The Rickety Old Shack

Slaine — One Day

album cover

For whatever reason, Slaine is one of a handful of artists who I have followed for a long, long time, but somehow manage to forget about for years at a time. After this most recent string of neglect, I revisited his back catatlog just in time for the release of One Day at the very tail end of the last decade. I first heard Slaine on his contributions to La Coka Nostra, and was really impressed with his work on the Black Metal and Masters Of The Dark Arts records. I immersed myself in his solo work, and found myself very impressed by A World With No Skies.

Back in 2014, I thoroughly enjoyed King Of Everything Else and his collaborative effort The Boston Project. I then went right back to forgetting Slaine existed until the YouTube algorithm started recommending his music to me, thanks to a deep dive into the Necro and Vinnie Paz discographies. I learned that Slaine had gone through benzodiazapene withdrawal and had been sobre for almost a half-decade by this time this new record dropped. His past albums always contained a heavy dose of personal experience in the narrative — you can trace his marital woes across each album — and One Day is certainly no exception.

Opening with the reflective "Redemption," the album doesn't waste any time as it delivers punchy, well written verses and hooks that range from infectious to merely decent. The list of featured artists is relatively short, and includes a lot of frequent collaborators such as Ill Bill, Vinnie Paz and the clean vocals of the aptly named Rite Hook on number of tracks. The album runs just 42 minutes, but makes the most of every second and nothing lingers too long.

Slaine's ability to write introspective tracks like "Night Will Fall" and The Day I Die" is impressive enough, but tracks like "Trick The Trap" — featuring a narrative centred on a sex worker falling into a life of escalating danger — and the premenatory warning of "The Feeling I Get" provide an appreciable diversity to the listener. Likewise, Slaine is able to change-up his flow sufficiently to keep tracks distinct from each other on multiple fronts. You can always recognise his rapsy, Boston accent but the delivery on each cut of the record is kept fresh.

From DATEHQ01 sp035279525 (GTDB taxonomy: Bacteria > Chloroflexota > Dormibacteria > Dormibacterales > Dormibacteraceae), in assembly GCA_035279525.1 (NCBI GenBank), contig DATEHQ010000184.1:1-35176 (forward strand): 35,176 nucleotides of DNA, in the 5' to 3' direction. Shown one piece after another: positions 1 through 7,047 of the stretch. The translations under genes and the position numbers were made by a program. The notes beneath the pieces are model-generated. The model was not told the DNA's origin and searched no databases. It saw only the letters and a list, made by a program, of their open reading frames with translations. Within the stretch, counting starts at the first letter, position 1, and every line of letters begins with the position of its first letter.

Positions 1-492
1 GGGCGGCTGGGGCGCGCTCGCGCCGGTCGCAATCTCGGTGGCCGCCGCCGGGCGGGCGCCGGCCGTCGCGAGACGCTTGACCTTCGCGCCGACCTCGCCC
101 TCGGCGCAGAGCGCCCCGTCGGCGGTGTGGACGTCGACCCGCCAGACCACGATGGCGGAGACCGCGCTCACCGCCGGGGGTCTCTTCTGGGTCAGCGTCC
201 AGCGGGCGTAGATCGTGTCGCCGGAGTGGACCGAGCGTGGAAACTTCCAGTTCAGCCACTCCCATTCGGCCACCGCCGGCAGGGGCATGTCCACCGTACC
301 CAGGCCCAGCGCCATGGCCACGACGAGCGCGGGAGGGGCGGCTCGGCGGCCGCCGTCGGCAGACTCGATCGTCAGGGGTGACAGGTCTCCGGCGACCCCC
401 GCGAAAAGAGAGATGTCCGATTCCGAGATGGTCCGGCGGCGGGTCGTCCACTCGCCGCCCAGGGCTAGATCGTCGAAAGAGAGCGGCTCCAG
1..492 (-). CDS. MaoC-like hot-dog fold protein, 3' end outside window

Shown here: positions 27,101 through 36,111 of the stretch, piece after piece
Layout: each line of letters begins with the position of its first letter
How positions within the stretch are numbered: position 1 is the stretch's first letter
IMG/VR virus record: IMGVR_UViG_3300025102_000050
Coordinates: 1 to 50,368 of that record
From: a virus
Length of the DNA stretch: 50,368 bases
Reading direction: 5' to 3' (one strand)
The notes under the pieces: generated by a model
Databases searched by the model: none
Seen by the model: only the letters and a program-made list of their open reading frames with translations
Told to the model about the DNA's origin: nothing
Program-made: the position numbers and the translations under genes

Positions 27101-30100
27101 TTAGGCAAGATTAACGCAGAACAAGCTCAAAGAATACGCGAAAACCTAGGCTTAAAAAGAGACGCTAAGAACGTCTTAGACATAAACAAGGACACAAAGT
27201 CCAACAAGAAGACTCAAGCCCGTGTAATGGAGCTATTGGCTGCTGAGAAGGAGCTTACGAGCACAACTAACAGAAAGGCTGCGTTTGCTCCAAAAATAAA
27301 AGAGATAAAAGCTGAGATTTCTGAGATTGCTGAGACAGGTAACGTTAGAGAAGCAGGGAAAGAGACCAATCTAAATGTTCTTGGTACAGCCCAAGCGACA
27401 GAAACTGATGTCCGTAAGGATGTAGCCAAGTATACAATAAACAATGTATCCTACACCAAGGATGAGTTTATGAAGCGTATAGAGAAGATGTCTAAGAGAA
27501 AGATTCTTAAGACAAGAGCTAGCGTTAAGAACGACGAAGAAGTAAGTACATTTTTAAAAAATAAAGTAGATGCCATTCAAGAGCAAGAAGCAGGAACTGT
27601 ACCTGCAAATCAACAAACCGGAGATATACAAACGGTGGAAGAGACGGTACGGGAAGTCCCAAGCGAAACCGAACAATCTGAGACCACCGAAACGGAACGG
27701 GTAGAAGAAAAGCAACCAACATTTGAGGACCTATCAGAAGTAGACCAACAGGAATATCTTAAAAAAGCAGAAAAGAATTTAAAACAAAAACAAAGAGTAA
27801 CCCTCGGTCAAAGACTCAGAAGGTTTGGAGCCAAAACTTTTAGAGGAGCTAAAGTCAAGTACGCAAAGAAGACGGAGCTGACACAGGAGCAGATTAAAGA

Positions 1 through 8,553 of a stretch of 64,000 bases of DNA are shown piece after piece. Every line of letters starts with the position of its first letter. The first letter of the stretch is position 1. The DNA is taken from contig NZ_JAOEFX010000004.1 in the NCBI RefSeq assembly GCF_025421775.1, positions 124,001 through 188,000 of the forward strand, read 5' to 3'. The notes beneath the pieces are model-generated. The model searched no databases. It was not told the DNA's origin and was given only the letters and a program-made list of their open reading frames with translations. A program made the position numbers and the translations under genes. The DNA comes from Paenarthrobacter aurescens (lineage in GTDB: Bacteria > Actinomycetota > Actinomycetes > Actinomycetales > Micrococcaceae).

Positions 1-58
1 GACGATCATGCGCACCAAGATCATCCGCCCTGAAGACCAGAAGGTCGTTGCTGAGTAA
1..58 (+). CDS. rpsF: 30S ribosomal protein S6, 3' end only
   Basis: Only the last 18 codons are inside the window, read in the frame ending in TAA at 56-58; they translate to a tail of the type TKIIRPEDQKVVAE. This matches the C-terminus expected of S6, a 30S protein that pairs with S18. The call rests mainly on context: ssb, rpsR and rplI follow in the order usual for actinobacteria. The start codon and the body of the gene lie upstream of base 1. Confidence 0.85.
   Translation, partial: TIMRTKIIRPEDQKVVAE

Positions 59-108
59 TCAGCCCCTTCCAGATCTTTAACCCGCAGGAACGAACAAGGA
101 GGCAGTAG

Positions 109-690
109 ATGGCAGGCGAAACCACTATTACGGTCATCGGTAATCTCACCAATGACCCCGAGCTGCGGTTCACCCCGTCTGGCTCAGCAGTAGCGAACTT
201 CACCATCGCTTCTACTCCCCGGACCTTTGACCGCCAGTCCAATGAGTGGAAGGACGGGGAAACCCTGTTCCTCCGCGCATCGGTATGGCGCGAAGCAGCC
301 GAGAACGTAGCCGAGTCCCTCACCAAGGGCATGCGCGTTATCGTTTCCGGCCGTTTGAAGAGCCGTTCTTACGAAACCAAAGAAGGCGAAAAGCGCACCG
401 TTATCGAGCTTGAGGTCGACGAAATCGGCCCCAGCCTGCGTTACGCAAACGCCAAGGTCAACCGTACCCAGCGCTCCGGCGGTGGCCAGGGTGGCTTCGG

The production is crisp and thick, with a throwback feel and a distinct lack of any trap influences — which have become all but mandatory these days. The Arcitype produced every track and gives the whole album an interconnected feeling. The instrumentals Slaine raps over and the minimal number of guest features makes One Day a modern record with an aesthetic and mentality from a different era. The development and maturation — as well as reflections on the stumbles and failures — of Slaine himself gives the whole record a very poignant tone.

If you're tired of sedated mumblers and auto-crooning over a backdrop of obnoxious bass and hi-hats that sound like a swarm of angry cicadas, One Day has you covered. While it dips into darkness for some of the narrative, overall One Day is a fairly positive and encouraging record — especially in the final few tracks, culminating in closer "Do What You Love." Slaine's pen game remains sharp as ever, and the material shows a lot of personal and professional growth. This is a solid rap record and absolutely worth a look.


Tenured underground rapper Slaine drops a solid new album, reflecting on a new, sober chapter in life and delivers a dozen well-crafted tracks that showcase a talented emcee who still has a lot to say. Strong flows, tight, banging instrumentals and a strong storyteller sensibility come together in a great rap record in One Day. In a trap-heavy world, it's nice to get a dose of poignant, technical lyricism on a bunch of traditional bangers. Another strong entry in a very consistent discography.

Album Information

Release date: November 22nd, 2019
Record label: AR Classic Records

Slaine — vocals
The Arcitype — production, additional guitar (track 5)
9am — production (track 5)
Samuel Burke — production (track 5)
Dutch Rebelle — additional vocals (track 1)
Rite Hook — additional vocals (tracks 2, 3, 8)
Jonathan Ulman — additional drums (tracks 3, 6, 8, 9, 10, 11, 12)
Ill Bill — additional vocals (track 3)
Vinnie Paz — additional vocals (track 3)
Rasheed Chappell — additional vocals (track 4)
Statik Selektah — turntables (track 4)
Nico Franc — additional vocals (track 5)
Apathy — additional vocals (track 6)
Locksmith — additional vocals (track 6)
Cyrus Deshield — additional vocals (track 12)
Marissa Licata — additional violin (track 12)

Track Listing

  1. Redemption
  2. Time Is Now
  3. Still Got My Gun
  4. Trick The Trap
  5. It Catches You
  6. Broken Toys
  7. Night Will Fall
  8. The Feeling I Get
  9. The Day Before I Die
  10. Con't Stay The Same
  11. One More Day
  12. Do What You Love


—by Derek

Published: March 11th, 2020.